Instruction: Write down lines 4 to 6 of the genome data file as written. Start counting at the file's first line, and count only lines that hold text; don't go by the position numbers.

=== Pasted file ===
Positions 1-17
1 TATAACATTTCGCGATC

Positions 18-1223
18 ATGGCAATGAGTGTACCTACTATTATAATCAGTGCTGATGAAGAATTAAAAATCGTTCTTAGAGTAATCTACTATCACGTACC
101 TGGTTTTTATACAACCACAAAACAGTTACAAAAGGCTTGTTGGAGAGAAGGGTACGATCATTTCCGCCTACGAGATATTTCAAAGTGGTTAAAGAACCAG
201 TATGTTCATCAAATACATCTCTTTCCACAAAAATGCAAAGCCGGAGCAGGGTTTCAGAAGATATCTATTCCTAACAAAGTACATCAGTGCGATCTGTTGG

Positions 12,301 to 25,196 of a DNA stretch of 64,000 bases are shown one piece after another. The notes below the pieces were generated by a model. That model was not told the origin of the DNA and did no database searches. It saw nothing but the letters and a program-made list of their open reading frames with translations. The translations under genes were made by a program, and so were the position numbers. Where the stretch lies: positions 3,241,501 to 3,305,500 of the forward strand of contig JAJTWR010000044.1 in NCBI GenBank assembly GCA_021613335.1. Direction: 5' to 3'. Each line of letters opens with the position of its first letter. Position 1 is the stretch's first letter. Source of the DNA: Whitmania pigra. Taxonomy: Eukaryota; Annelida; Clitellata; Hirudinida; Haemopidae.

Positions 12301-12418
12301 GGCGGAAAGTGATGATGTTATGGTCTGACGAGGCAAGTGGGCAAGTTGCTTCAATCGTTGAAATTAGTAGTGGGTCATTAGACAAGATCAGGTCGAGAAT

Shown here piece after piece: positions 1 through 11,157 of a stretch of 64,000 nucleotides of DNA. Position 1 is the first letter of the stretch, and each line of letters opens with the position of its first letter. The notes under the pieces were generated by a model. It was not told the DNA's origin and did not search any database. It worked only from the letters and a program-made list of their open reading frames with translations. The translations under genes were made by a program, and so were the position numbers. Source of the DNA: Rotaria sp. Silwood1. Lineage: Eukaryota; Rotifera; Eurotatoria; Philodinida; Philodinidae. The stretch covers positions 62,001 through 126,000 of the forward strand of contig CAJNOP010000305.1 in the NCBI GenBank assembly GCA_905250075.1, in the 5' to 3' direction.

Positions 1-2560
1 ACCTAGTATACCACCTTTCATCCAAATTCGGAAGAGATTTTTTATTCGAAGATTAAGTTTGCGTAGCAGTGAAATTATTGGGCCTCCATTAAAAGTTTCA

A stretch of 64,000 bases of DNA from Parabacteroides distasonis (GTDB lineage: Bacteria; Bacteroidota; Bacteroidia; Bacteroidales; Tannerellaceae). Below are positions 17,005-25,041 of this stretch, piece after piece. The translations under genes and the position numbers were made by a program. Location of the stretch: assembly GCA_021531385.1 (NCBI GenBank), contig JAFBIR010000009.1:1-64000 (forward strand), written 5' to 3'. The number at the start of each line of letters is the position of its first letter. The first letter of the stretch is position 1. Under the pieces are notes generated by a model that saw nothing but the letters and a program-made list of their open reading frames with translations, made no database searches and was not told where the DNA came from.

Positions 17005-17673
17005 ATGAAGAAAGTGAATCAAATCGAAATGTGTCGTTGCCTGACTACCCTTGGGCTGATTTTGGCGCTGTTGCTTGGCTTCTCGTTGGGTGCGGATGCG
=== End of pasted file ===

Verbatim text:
18 ATGGCAATGAGTGTACCTACTATTATAATCAGTGCTGATGAAGAATTAAAAATCGTTCTTAGAGTAATCTACTATCACGTACC
101 TGGTTTTTATACAACCACAAAACAGTTACAAAAGGCTTGTTGGAGAGAAGGGTACGATCATTTCCGCCTACGAGATATTTCAAAGTGGTTAAAGAACCAG
201 TATGTTCATCAAATACATCTCTTTCCACAAAAATGCAAAGCCGGAGCAGGGTTTCAGAAGATATCTATTCCTAACAAAGTACATCAGTGCGATCTGTTGG